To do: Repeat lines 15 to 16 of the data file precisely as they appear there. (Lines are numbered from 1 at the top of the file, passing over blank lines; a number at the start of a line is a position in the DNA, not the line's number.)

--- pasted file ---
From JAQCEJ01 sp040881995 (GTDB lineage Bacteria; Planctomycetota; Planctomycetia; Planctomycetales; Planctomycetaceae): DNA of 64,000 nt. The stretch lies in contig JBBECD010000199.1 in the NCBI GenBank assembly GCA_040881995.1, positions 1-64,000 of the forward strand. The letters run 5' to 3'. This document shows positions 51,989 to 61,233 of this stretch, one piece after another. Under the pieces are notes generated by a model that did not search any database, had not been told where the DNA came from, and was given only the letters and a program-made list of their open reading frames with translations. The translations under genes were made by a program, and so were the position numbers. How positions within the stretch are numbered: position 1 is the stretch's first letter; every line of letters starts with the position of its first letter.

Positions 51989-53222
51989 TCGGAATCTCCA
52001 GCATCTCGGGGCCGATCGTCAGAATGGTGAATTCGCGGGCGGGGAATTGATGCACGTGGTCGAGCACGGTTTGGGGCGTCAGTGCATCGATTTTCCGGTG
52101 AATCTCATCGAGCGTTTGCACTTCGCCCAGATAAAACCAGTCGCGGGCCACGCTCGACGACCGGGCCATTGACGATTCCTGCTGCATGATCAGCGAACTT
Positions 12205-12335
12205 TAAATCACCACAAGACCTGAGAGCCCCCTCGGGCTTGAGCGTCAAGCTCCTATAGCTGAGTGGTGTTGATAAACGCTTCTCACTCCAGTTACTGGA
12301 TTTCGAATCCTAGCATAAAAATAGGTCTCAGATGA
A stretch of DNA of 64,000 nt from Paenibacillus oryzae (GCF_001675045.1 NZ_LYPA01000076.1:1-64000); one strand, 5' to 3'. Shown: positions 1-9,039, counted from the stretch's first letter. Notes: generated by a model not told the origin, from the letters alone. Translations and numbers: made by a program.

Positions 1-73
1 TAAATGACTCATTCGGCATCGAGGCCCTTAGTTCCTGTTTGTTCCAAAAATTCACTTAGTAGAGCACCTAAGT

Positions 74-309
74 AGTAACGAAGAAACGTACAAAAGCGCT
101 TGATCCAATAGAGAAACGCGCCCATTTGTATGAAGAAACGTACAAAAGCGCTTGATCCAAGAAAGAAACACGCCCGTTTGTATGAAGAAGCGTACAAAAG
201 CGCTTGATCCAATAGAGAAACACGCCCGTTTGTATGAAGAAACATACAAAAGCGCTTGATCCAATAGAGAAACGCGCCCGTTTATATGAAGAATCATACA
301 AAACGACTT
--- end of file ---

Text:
201 CGCTTGATCCAATAGAGAAACACGCCCGTTTGTATGAAGAAACATACAAAAGCGCTTGATCCAATAGAGAAACGCGCCCGTTTATATGAAGAATCATACA
301 AAACGACTT